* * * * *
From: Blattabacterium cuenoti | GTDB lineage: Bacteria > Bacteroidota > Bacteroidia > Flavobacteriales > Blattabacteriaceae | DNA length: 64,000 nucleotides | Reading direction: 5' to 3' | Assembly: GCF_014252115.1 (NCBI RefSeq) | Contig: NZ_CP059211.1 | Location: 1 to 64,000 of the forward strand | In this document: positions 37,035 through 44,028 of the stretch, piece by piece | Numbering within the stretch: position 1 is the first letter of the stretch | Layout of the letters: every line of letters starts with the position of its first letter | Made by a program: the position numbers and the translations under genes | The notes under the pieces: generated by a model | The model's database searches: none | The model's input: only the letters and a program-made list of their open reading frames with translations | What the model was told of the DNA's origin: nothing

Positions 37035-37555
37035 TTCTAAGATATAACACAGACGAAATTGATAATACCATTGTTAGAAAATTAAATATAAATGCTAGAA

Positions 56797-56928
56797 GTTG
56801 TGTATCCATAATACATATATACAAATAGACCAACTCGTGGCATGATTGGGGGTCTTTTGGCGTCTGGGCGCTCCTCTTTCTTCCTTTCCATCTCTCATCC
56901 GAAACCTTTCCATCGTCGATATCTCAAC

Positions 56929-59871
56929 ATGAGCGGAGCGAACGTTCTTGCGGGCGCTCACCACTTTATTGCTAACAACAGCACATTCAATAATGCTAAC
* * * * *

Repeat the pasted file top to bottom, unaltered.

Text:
From: Blattabacterium cuenoti | GTDB lineage: Bacteria > Bacteroidota > Bacteroidia > Flavobacteriales > Blattabacteriaceae | DNA length: 64,000 nucleotides | Reading direction: 5' to 3' | Assembly: GCF_014252115.1 (NCBI RefSeq) | Contig: NZ_CP059211.1 | Location: 1 to 64,000 of the forward strand | In this document: positions 37,035 through 44,028 of the stretch, piece by piece | Numbering within the stretch: position 1 is the first letter of the stretch | Layout of the letters: every line of letters starts with the position of its first letter | Made by a program: the position numbers and the translations under genes | The notes under the pieces: generated by a model | The model's database searches: none | The model's input: only the letters and a program-made list of their open reading frames with translations | What the model was told of the DNA's origin: nothing

Positions 37035-37555
37035 TTCTAAGATATAACACAGACGAAATTGATAATACCATTGTTAGAAAATTAAATATAAATGCTAGAA

Positions 56797-56928
56797 GTTG
56801 TGTATCCATAATACATATATACAAATAGACCAACTCGTGGCATGATTGGGGGTCTTTTGGCGTCTGGGCGCTCCTCTTTCTTCCTTTCCATCTCTCATCC
56901 GAAACCTTTCCATCGTCGATATCTCAAC

Positions 56929-59871
56929 ATGAGCGGAGCGAACGTTCTTGCGGGCGCTCACCACTTTATTGCTAACAACAGCACATTCAATAATGCTAAC